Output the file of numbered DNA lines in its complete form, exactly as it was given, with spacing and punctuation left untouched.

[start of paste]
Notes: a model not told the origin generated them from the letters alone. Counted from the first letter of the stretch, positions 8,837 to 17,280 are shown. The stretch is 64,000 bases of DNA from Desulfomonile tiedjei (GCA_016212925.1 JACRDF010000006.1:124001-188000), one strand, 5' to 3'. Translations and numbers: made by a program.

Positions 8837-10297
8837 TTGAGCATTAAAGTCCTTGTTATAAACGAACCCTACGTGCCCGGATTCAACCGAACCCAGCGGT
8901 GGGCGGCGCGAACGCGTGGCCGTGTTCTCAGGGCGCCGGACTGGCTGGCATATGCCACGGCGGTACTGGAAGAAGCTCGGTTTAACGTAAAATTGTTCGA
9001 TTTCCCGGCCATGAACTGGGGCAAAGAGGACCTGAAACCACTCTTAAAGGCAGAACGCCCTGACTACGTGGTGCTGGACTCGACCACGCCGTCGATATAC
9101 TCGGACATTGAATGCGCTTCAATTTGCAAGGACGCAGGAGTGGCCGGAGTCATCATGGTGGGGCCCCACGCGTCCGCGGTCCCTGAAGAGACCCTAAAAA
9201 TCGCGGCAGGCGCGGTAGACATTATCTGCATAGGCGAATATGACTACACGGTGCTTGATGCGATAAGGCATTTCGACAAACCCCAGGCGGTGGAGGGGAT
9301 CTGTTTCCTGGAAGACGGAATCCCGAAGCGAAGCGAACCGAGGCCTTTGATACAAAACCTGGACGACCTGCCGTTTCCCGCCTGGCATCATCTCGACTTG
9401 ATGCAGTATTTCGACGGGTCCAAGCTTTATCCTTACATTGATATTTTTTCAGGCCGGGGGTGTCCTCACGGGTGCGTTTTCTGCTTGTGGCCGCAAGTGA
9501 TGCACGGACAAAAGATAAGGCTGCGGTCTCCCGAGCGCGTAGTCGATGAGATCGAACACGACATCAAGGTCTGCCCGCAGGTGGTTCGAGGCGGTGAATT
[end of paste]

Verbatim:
Notes: a model not told the origin generated them from the letters alone. Counted from the first letter of the stretch, positions 8,837 to 17,280 are shown. The stretch is 64,000 bases of DNA from Desulfomonile tiedjei (GCA_016212925.1 JACRDF010000006.1:124001-188000), one strand, 5' to 3'. Translations and numbers: made by a program.

Positions 8837-10297
8837 TTGAGCATTAAAGTCCTTGTTATAAACGAACCCTACGTGCCCGGATTCAACCGAACCCAGCGGT
8901 GGGCGGCGCGAACGCGTGGCCGTGTTCTCAGGGCGCCGGACTGGCTGGCATATGCCACGGCGGTACTGGAAGAAGCTCGGTTTAACGTAAAATTGTTCGA
9001 TTTCCCGGCCATGAACTGGGGCAAAGAGGACCTGAAACCACTCTTAAAGGCAGAACGCCCTGACTACGTGGTGCTGGACTCGACCACGCCGTCGATATAC
9101 TCGGACATTGAATGCGCTTCAATTTGCAAGGACGCAGGAGTGGCCGGAGTCATCATGGTGGGGCCCCACGCGTCCGCGGTCCCTGAAGAGACCCTAAAAA
9201 TCGCGGCAGGCGCGGTAGACATTATCTGCATAGGCGAATATGACTACACGGTGCTTGATGCGATAAGGCATTTCGACAAACCCCAGGCGGTGGAGGGGAT
9301 CTGTTTCCTGGAAGACGGAATCCCGAAGCGAAGCGAACCGAGGCCTTTGATACAAAACCTGGACGACCTGCCGTTTCCCGCCTGGCATCATCTCGACTTG
9401 ATGCAGTATTTCGACGGGTCCAAGCTTTATCCTTACATTGATATTTTTTCAGGCCGGGGGTGTCCTCACGGGTGCGTTTTCTGCTTGTGGCCGCAAGTGA
9501 TGCACGGACAAAAGATAAGGCTGCGGTCTCCCGAGCGCGTAGTCGATGAGATCGAACACGACATCAAGGTCTGCCCGCAGGTGGTTCGAGGCGGTGAATT